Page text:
|dc.description.transcription||White OakOct 8, 1868.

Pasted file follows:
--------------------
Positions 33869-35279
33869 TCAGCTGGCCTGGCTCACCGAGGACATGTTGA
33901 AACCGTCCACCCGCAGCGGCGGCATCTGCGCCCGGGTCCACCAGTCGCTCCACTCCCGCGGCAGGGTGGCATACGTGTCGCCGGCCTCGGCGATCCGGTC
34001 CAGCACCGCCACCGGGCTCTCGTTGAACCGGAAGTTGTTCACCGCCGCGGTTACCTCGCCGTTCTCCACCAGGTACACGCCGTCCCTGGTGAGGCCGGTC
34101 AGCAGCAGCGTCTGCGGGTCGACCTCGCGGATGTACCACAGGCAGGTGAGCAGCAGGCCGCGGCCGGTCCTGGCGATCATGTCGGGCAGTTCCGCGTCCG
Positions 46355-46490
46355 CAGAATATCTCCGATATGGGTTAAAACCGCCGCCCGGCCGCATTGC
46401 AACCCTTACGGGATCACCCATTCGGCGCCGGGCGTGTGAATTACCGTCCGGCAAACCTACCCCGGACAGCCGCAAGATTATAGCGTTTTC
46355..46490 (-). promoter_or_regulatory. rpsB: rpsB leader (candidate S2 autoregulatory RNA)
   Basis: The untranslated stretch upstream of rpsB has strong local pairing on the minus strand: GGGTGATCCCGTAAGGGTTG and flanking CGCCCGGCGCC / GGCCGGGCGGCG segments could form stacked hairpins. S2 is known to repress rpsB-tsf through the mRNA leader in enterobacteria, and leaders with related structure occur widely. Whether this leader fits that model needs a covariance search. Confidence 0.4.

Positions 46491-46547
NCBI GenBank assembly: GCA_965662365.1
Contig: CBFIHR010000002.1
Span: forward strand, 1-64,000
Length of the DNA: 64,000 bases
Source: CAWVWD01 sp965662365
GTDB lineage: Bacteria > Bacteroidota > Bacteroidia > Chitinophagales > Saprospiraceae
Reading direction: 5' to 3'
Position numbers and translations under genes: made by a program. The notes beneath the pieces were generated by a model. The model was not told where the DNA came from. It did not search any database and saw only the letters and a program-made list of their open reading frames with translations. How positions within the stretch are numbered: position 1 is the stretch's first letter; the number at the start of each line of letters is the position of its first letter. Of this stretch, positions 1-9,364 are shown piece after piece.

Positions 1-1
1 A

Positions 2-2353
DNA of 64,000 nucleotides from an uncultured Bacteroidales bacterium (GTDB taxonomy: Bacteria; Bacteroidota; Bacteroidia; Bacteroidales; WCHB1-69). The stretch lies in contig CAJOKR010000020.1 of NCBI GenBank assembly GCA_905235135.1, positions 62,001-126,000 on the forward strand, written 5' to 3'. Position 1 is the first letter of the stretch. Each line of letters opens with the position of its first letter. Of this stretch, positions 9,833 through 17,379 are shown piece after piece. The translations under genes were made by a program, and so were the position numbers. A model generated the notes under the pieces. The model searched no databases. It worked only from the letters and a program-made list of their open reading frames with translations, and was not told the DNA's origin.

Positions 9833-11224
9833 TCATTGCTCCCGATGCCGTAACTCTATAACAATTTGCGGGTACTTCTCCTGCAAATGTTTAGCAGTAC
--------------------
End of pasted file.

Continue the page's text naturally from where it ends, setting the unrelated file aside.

Dear Friend Add,I read a letter from you several days since, but owing to there being no opportunity of sending to the office I have delayed answering until this time. I can’t promise much being very unwell. I am suffering with neuralgiawith which I have been annoyed occasionally ever since I left B. ‘Tis the most torturing pain I ever suffered. I am doing almost nothing in the way of studying nearly all my time is consumed inother things, you know Add, how it is when one is at home, there are too many things that claim a share of his time. Yet I hope to be able to accomplish something this winter. I am glad to hear that Ran was able to return to school. I feel a partial compensation for my own misfortune in knowing that such a friend as Ran is, is not so unfortunate as myself. I must submit to the ___of poverty. I am half disposed to murmurat the dispensation of Gods favors, they do sometimes seem unfair, unwise and unjust. I am afraid I am not one of that kind of whom it was said “Throw him into the Nileand he will come up with a fish in his mouth.” I do not believe I can turn even a calamity to an advantage. Add I suppose you have heard that Sulphur Springs was garrisoned with about 1800 troops, perhaps you cannot see the necessity for so many soldiers at such a place, there is no need of them, but here is the point, the troops would havevoted the demonictickets had they been in any states which would be granted the glorious privilege of voting. Mr. Grant is generalissimo, he has sent these troops out of Lo. Thesethings show how void of principles Grant and his party are. I am pleased to hear of the flattering auspices under which the school has opened. But Add when we consider Mr. Carlton’s merits ‘tis no more than we ought and have reason to expect.Add I hoped you would get out of the primary department I now have an idea how tired you get of the trem___stock. It is to be hoped that sizing the pile you will have a more select lot of girls at Mr. C this session. How is Jesse and Dick getting along now? I have been trying to persuade Pa to move to B. but have despaired of success. I now regard him as a “fixture” here where intelligence is regarded as a work of demerit. I know it is to his interest. Add a fair will begin at Mt Vernon on the 13, people are manifesting considerable interest in it. Fair grounds are being prepared, several of our family acquaintances are coming up from Rusk Co. to attend. I will send you a circular. An address will be delivered by Mr. Wascom, President of the Shreveport and Marshall R.R.Since Ran has got so near Miss Ella and is with so much good company I suppose he has forgotten me as I have not recd a line from him for more than a month. Give my love to Mr. Carltons family. Your friend, John V.||